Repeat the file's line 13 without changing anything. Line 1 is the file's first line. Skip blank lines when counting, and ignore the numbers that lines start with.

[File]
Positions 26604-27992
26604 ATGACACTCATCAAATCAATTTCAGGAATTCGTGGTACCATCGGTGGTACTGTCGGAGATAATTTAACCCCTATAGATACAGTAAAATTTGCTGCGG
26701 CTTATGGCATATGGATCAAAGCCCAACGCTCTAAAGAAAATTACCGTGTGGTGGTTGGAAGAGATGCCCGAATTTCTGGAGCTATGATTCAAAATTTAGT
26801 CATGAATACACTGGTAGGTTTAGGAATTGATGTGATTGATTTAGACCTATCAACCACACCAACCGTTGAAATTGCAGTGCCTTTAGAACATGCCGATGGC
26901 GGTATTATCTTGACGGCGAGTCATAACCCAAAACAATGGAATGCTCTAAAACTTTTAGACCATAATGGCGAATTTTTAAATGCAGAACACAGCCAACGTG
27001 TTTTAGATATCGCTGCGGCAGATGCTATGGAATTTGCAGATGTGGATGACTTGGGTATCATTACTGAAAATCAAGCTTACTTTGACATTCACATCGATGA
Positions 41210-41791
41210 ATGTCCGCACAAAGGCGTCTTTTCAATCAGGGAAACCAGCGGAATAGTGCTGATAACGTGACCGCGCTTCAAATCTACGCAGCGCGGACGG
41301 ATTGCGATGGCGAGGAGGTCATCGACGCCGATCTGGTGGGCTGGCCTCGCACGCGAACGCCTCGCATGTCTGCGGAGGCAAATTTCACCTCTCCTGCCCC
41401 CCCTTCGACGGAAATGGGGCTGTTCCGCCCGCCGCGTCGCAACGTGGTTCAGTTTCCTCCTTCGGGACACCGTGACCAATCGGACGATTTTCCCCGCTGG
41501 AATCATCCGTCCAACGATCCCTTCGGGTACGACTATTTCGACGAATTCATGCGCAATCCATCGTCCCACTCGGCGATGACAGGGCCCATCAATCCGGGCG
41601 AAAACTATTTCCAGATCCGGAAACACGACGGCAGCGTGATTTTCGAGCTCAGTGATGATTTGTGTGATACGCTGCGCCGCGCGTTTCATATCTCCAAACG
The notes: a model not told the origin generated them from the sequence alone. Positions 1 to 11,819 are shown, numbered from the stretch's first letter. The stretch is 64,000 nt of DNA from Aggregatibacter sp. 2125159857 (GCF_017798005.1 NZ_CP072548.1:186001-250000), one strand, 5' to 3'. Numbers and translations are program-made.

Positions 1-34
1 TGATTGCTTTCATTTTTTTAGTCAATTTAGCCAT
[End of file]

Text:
The notes: a model not told the origin generated them from the sequence alone. Positions 1 to 11,819 are shown, numbered from the stretch's first letter. The stretch is 64,000 nt of DNA from Aggregatibacter sp. 2125159857 (GCF_017798005.1 NZ_CP072548.1:186001-250000), one strand, 5' to 3'. Numbers and translations are program-made.